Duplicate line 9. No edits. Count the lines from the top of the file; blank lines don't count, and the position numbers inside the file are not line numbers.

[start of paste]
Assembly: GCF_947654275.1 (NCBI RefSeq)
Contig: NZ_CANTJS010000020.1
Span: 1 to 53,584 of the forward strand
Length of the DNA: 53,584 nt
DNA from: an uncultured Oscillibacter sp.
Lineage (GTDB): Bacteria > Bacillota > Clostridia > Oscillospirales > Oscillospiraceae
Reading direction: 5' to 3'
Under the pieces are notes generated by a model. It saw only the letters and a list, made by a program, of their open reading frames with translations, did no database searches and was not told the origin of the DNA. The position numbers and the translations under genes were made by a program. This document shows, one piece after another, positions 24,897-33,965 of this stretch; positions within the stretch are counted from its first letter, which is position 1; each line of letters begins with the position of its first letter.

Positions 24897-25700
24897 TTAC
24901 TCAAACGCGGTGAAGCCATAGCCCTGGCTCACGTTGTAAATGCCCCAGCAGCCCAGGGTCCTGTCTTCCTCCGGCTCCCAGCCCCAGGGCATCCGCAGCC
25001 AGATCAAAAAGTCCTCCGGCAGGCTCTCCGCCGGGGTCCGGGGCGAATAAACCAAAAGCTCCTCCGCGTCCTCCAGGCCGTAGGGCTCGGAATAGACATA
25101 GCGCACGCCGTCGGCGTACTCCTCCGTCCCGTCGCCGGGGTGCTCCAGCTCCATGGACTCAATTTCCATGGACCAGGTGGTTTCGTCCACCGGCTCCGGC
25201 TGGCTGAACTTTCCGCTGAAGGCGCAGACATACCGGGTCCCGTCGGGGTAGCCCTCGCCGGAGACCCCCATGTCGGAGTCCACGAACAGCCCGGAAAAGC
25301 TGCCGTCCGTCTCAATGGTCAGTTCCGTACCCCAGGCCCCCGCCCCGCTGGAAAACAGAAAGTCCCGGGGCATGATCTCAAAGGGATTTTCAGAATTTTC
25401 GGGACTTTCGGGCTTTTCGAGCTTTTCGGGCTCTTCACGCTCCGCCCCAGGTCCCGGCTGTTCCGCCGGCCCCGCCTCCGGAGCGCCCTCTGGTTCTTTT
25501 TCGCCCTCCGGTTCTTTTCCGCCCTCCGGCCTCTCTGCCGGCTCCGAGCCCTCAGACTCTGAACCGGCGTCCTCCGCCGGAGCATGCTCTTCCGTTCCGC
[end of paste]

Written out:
Positions 24897-25700